Essential behaviours for the diagnosis of DSM-5 Autism Spectrum Disorder
Carrington, Sarah × Kent, Rachel Maljaars, Jarymke Le Couteur, Ann Gould, Judith Wing, Lorna Noens, Ilse Van Berckelaer-Onnes, Ina Leekam, Susan #
Australasian Society for Autism Research (ASfAR) Conference edition:2 location:Melbourne, Australia date:4-5 December 2014
Background: Despite initial concerns about the sensitivity of the diagnostic criteria for DSM-5 Autism Spectrum Disorder (ASD), evidence is growing that the criteria provide both good sensitivity and specificity (e.g. Frazier et al., 2012; Kent, Carrington et al., 2013). The capacity of the criteria to provide good sensitivity and specificity, however, relies on careful measurement to ensure that appropriate items from diagnostic instruments map onto the DSM-5 descriptions.
Objective: To use an existing diagnostic algorithm to identify a set of ‘essential’ behaviors sufficient for reliable, accurate diagnosis of DSM-5 ASD.
Methods: Specific behaviors were identified and tested from the recently published DSM-5 algorithm (Kent, Carrington et al., 2013) for the Diagnostic Interview for Social and Communication Disorders (DISCO). Analyses were run on existing datasets (n = 335). Predictive validity was tested using ROC curves and sensitivity across age and ability was investigated in a subset of individuals (n = 190).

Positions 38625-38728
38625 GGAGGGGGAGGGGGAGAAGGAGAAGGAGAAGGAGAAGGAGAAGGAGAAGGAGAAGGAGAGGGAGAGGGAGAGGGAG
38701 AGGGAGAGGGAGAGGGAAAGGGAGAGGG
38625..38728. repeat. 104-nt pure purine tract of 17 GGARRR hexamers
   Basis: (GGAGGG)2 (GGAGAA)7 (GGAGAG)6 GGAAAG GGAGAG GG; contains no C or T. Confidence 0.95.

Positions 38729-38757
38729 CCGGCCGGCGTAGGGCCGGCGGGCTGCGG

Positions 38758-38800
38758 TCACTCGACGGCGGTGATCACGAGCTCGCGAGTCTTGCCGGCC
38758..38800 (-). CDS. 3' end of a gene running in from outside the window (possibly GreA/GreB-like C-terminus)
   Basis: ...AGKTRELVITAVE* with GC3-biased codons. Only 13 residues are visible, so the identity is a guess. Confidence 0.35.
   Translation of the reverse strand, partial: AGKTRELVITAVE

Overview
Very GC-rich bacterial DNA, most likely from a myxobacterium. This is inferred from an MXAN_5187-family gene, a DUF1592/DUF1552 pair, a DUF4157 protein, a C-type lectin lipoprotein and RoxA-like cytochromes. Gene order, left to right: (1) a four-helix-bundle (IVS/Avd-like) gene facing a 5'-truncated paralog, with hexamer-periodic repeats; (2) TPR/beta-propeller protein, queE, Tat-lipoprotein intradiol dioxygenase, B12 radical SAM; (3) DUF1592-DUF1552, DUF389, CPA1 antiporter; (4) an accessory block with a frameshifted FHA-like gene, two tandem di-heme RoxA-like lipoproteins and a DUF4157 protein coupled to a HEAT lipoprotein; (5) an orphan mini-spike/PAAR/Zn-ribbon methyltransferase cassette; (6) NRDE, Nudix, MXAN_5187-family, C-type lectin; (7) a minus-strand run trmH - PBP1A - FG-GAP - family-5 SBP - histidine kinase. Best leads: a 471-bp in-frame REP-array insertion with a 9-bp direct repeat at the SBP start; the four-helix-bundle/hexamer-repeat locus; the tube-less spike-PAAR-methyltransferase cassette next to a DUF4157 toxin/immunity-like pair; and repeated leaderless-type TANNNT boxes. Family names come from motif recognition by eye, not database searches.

Results: Study 1 identified a set of 48 items with good predictive validity, but which lacked sensitivity for higher ability individuals. An adjusted item set (54 items) improved sensitivity for higher ability individuals and performance and was comparable to the published DISCO DSM-5 algorithm (Study 2).
Conclusions: This work represents a first attempt to derive a reduced set of behaviors for DSM-5 directly from an existing standardized ASD developmental history interview. Further work is required to replicate these findings and exploit their potential to contribute to more efficient and focused diagnosis.